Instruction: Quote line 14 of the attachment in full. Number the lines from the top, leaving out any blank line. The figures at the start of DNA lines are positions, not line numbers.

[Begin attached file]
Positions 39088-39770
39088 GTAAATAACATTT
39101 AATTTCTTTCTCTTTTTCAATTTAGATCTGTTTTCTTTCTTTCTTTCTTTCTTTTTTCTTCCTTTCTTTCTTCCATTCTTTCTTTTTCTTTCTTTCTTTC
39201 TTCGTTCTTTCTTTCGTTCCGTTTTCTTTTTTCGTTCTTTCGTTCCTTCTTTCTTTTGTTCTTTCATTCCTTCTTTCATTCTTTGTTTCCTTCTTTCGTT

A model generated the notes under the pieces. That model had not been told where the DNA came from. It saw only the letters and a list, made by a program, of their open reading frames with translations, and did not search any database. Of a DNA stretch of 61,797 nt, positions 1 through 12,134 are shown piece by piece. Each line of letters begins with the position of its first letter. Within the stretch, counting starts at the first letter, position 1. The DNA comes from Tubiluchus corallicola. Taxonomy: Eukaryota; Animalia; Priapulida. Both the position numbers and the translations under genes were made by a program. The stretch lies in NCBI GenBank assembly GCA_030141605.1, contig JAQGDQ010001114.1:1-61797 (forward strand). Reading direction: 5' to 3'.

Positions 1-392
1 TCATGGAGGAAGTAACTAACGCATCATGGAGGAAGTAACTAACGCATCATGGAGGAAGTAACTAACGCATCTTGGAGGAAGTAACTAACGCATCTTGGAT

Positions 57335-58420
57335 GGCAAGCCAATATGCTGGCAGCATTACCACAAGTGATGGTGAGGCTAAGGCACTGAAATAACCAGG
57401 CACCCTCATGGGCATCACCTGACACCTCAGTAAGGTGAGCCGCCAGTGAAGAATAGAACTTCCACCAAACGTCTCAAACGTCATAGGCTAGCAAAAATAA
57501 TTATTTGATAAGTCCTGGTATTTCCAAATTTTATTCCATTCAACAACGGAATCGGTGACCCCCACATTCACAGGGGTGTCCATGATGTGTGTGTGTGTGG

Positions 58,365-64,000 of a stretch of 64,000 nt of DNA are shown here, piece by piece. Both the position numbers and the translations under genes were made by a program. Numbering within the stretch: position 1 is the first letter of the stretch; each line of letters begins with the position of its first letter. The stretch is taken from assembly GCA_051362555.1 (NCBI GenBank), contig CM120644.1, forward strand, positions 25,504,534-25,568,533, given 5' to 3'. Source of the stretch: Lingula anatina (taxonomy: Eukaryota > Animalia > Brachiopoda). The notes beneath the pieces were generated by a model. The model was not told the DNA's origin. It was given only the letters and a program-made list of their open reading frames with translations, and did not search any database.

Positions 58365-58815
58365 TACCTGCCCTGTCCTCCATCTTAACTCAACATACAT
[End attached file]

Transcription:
58365 TACCTGCCCTGTCCTCCATCTTAACTCAACATACAT